NTT and NEC use 5G to stream 8K footage of a steam locomotive to its passengers

Good news for Japanese steampunks that have a 5G handset from the future.
Written by Chris Duckett, Contributor

Japanese telco NTT DoCoMo and compatriot conglomerate NEC have teamed up to stream 8K footage of a steam locomotive back into the train.

"8K ultra-high-definition live video featuring a steam locomotive train was transmitted from a 5G base station installed along a railroad to a 5G mobile station located inside a running SL train and put on an 8K display," NEC said on Friday about the test conducted in November.

The test also streamed 4K content to passenger handsets, however with the lack of 5G handsets available, the content hit the passenger mobiles via Wi-Fi from a 5G station on the train.

The NEC base stations used supported 4.5GHz and 28GHz bands, with the test itself forming part of a Japanese government project to examine the outdoor use of 5G systems that have average data speeds of 4Gbps to 8 Gbps.

Last week at CES 2019, Samsung displayed a 5G smartphone prototype in a glass case.

Also read: CES 2019: The biggest 5G news

The company also said it will be releasing a 5G handset in 2019, with Australian telco Telstra saying it has multiple agreements to offer 5G smartphones in the first half of 2019.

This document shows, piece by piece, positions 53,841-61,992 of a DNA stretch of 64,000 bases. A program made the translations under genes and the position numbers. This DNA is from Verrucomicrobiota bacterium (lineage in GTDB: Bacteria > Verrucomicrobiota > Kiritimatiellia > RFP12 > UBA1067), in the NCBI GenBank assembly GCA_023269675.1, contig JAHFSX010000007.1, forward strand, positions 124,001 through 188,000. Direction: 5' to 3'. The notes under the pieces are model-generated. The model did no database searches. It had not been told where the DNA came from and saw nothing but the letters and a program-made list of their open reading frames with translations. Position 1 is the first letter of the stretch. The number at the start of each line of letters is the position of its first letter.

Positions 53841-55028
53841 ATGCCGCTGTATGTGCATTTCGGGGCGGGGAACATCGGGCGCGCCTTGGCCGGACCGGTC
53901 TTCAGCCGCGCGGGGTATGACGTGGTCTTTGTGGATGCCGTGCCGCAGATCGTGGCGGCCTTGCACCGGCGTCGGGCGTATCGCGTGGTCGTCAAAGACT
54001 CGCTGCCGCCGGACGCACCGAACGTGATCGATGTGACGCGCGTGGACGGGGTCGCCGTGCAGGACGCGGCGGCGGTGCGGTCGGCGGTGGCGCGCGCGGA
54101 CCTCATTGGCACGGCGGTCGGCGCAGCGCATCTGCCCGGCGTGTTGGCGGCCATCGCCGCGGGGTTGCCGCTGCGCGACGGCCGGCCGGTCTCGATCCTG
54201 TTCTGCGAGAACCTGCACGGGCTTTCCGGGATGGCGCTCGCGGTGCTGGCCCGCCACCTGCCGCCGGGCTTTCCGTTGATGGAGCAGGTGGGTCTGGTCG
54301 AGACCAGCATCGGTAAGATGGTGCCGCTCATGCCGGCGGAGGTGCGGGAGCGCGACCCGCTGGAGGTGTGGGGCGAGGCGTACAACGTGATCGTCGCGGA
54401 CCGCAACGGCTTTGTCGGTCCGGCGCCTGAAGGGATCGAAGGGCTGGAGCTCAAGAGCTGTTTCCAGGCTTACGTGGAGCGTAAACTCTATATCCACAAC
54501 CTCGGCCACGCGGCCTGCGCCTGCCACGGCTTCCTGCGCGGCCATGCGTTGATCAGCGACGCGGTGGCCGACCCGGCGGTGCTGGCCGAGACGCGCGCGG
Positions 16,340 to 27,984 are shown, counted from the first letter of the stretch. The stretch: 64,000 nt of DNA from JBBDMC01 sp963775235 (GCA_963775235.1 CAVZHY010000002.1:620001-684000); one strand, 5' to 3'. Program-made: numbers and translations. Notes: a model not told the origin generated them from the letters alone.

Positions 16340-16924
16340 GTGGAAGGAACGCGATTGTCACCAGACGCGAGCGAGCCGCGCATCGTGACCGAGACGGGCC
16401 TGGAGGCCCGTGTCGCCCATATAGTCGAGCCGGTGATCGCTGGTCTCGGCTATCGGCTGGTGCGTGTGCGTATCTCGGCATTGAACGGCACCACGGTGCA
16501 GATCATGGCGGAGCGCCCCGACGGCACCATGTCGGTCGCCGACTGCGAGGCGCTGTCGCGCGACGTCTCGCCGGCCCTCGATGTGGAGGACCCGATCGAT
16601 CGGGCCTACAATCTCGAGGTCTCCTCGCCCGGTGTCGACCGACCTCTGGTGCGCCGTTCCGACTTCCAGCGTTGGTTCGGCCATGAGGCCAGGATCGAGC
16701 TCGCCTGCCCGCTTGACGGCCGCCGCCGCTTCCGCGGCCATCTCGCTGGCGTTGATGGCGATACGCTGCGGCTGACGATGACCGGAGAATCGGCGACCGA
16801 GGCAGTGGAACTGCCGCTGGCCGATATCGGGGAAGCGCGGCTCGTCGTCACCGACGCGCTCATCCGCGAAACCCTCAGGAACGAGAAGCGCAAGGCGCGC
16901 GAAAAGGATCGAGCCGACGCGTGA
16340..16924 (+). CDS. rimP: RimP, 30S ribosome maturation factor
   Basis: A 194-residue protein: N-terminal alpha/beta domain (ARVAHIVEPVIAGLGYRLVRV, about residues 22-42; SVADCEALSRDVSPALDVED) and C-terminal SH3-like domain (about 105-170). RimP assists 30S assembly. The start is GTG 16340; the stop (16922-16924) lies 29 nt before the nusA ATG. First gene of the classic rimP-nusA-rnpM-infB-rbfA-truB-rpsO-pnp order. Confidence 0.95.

Telstra rival Optus announced on Monday that it had conducted a 5G data call across 60MHz of its 3.5GHz spectrum when setting up its 5G fixed wireless network.

The call was made between an Optus site and indoor Nokia customer premises equipment. The Singtel-owned telco said in November it will launch 5G fixed wireless services in Canberra and Brisbane this month, with other Australian capital cities to follow by March.

"Using the 5G 3.5 GHz 60 MHz band means that we will be able to deliver greater capacity compared to 4G, enabling the use of multiple devices as well ultra-high definition video streaming which is expected to be key for our customers when 5G begins rolling out this year," Optus managing director networks Dennis Wong said.

"This is the first time in Australia that a data call has been made using 60 MHz channel bandwidth on an Optus live network and a 5G device."

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(Image: NEC)
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